Genetic profiling is feasible in patients with rare cancers, with more than half having actionable findings that may lead to treatment with a drug matched to the biomarker, according to an Australian study.
Results from the NOMINATOR (GeNOmic MatchINg TreATment fOr Rare Cancers) study were presented at the COSA 2020 virtual meeting by Dr Damien Kee, a medical oncologist at Peter MacCallum Cancer Centre, Melbourne.
The study recruited 121 patients with rare cancers, most of whom ( 91%) had advanced stage disease. After tumour and blood samples were analysed by Next Generation Sequencing (NGS) for a panel of 386 genes, 56% of the 100 patients with sequencing results were found to have at least one biomarker predictive of response to a drug.
The most common actionable genes were CDKN2a/B, PTEN, NF1 KRAS and PIK3CA mutations, and 27% of patients had findings that were defined as high impact.
Dr Kee told the meeting that after a follow up of more than 12 months, 13 of 94 patients with advanced disease had received one or more lines of genomically matched treatment and 57 had received unmatched treatment.
This corresponded to one in four patients with an identified genomic biomarker receiving a matched drug treatment, he said.
For instance, one patient with a uterine PECOMA found to have BRCA2. MSH2 and MSH6 biomarkers received matched treatment with olaparib and durvalumab for more than 18 months part of the MoST trial.
All six patients with the highest level findings (OncKB 1) were able to access treatment via the PBS or via self funding or pharma programs. However only 11-13% of those with lower level impact findings were able to access a matched drug treatment.
Genomic sequencing also led to a change of diagnosis for six patients, including four with soft tissue sarcomas who were found to have a NF1 mutant melanoma and were able to access PBS-funded treatment.
Survival outcomes were not different for patients who received matched treatment compared to no treatment, but Dr Kee said the findings were descriptive only because they came from patients with advanced stage cancers who entered the study at the end of their disease course.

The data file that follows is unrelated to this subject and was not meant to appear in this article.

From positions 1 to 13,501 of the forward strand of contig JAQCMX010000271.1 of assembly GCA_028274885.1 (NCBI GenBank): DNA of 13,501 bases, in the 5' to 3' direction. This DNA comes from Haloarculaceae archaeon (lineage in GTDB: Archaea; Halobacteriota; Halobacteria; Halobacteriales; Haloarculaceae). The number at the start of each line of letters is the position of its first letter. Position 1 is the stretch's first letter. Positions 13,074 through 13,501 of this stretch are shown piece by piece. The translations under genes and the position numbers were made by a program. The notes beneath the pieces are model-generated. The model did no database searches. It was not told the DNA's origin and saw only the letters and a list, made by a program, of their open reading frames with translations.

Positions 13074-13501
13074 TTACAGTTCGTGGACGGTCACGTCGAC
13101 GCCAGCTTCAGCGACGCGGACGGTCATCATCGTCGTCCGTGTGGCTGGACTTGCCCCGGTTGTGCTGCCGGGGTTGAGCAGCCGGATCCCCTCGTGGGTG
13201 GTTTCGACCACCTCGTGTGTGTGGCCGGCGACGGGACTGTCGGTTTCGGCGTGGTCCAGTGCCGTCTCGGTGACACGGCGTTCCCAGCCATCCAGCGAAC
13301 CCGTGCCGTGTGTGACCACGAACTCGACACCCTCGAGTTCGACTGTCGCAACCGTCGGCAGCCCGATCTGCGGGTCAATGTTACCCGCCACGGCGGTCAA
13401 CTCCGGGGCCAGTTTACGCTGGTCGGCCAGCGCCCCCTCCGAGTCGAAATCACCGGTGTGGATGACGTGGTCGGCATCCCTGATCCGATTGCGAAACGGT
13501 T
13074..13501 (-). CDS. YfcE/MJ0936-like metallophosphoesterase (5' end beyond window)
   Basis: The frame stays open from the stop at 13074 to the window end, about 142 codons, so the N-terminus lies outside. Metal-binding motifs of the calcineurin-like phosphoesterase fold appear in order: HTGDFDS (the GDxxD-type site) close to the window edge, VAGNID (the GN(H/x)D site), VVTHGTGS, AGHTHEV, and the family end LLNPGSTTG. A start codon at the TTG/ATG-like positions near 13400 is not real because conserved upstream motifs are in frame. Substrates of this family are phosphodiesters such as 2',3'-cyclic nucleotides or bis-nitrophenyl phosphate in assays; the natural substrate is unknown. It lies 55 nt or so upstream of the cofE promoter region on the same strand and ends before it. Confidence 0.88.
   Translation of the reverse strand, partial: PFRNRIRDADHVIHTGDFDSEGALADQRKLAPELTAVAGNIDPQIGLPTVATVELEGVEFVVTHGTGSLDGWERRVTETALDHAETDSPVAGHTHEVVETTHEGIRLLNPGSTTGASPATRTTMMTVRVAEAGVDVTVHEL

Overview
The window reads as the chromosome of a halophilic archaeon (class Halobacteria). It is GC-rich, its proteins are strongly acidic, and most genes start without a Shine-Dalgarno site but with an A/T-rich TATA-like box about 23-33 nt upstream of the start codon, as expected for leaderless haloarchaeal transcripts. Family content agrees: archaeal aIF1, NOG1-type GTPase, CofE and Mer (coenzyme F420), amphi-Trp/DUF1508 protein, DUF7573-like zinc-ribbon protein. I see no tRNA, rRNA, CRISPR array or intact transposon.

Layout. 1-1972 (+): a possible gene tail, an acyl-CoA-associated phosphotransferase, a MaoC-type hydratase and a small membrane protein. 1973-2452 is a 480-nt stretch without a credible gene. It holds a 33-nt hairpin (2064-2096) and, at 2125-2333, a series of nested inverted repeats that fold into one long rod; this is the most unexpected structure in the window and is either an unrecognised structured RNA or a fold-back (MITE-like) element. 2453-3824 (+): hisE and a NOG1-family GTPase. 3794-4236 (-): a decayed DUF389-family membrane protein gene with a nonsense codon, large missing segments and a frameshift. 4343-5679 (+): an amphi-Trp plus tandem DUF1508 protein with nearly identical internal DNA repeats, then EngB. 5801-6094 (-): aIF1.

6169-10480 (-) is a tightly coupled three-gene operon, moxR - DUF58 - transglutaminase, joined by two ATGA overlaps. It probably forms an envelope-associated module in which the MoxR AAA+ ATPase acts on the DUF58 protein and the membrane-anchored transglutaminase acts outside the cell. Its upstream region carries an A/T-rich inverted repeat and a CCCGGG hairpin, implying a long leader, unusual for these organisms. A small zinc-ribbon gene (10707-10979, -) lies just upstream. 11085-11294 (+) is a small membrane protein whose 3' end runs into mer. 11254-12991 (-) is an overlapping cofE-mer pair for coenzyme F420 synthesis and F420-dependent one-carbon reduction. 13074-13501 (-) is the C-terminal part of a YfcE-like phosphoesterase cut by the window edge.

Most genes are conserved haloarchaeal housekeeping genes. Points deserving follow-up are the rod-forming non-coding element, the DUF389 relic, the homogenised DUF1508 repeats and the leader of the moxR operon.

Australian Rare Cancer Portal
Two of the key challenges for the future will be to shift to early genomic sequencing and to access matched treatment early in the course of disease, Dr Kee predicted.
“Drug access need to be improved to realise the potential benefits of sequencing,” he said.
“This could be improved by more biomarker-driven trials that include rare cancer or pan-cancer cohorts, or pharmaceutical access programs open towards generating data in new tumour types.”
Dr Kee said another key requirement for the future is the need to continue to collect and share data in rare cancer to help build the evidence base. He pointed to the rare cancer networks such as the Australian Rare Cancer Portal (arcportal.org.au).
In a separate presentation at COSA 2020, Hobart-based medical oncologist Dr Rebecca Tay described the portal as an online platform that will provide cancer specialists with a single point of access to clinical guidance via a national network of rare cancer expertise.
“By referring your patient to the ARC Portal our team can facilitate an expert opinion or clinical advice from a Rare Cancer Expert; advice on germline or molecular testing options and interpretation; identify relevant guidelines [and] enrolment in rare cancer research,” she said.
The ARC Portal will also streamline collaborative rare cancer research by using curated rare cancer clinical outcome and genomic data paired with access to relevant biospecimen samples, said Dr Tay.
The portal also aims to ensure equitable patient access to rare cancer expertise and research with an approved overarching remote patient informed consent process.